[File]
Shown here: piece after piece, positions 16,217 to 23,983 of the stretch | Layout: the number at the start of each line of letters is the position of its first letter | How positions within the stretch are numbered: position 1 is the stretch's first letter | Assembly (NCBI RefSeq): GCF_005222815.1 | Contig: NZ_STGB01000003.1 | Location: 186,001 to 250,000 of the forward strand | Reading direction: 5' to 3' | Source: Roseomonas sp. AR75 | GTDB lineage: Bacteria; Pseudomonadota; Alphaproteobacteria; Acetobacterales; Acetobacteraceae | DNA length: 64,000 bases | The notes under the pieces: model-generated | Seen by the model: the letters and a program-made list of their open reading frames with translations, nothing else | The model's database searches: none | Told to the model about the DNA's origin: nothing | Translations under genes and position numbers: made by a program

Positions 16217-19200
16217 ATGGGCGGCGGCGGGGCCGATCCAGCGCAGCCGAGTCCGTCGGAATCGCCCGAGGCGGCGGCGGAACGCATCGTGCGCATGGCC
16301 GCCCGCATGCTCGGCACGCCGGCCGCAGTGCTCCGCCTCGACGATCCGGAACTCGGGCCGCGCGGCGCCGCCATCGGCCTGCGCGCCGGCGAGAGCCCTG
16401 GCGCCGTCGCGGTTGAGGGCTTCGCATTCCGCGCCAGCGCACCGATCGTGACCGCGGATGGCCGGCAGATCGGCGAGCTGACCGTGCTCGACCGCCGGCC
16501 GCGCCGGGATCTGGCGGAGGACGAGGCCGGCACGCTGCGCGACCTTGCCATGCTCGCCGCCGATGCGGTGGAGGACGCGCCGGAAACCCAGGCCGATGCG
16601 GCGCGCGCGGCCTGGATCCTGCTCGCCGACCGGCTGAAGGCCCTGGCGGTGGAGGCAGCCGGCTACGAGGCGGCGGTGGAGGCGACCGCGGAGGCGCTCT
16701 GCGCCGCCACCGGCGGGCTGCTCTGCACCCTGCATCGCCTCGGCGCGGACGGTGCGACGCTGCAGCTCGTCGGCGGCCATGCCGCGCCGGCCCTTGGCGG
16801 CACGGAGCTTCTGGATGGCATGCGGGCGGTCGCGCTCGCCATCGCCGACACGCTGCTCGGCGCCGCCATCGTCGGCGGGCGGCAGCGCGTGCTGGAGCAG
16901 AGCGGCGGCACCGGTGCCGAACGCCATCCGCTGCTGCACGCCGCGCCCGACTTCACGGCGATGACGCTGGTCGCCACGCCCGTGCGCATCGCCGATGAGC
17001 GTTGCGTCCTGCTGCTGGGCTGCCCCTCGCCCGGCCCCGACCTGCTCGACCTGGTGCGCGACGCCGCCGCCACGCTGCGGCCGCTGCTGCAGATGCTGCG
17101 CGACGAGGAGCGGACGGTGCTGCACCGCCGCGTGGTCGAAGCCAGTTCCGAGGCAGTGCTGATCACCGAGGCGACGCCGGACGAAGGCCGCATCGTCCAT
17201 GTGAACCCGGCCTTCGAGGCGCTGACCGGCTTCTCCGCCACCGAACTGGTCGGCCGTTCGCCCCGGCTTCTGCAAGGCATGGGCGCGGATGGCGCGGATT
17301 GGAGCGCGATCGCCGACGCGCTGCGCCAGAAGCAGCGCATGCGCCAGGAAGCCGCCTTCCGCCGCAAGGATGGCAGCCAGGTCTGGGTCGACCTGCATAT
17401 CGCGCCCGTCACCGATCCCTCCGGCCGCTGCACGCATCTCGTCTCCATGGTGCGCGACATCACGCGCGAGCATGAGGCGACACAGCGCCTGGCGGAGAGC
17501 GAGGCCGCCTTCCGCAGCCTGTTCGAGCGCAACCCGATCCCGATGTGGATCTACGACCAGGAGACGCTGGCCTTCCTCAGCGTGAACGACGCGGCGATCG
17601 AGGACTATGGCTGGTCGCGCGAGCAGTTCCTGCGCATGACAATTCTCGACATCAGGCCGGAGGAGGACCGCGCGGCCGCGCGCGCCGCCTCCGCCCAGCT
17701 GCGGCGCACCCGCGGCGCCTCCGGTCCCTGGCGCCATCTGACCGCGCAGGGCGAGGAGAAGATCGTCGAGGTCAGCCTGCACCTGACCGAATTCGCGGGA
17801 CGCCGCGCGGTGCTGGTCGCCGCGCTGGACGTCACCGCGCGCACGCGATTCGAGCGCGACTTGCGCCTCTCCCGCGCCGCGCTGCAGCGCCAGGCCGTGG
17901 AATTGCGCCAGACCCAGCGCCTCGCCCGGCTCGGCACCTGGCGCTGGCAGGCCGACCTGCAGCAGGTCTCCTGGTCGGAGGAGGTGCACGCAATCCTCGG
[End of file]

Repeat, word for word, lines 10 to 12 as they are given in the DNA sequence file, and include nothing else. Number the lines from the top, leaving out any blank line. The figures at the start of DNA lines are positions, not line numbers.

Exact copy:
16901 AGCGGCGGCACCGGTGCCGAACGCCATCCGCTGCTGCACGCCGCGCCCGACTTCACGGCGATGACGCTGGTCGCCACGCCCGTGCGCATCGCCGATGAGC
17001 GTTGCGTCCTGCTGCTGGGCTGCCCCTCGCCCGGCCCCGACCTGCTCGACCTGGTGCGCGACGCCGCCGCCACGCTGCGGCCGCTGCTGCAGATGCTGCG
17101 CGACGAGGAGCGGACGGTGCTGCACCGCCGCGTGGTCGAAGCCAGTTCCGAGGCAGTGCTGATCACCGAGGCGACGCCGGACGAAGGCCGCATCGTCCAT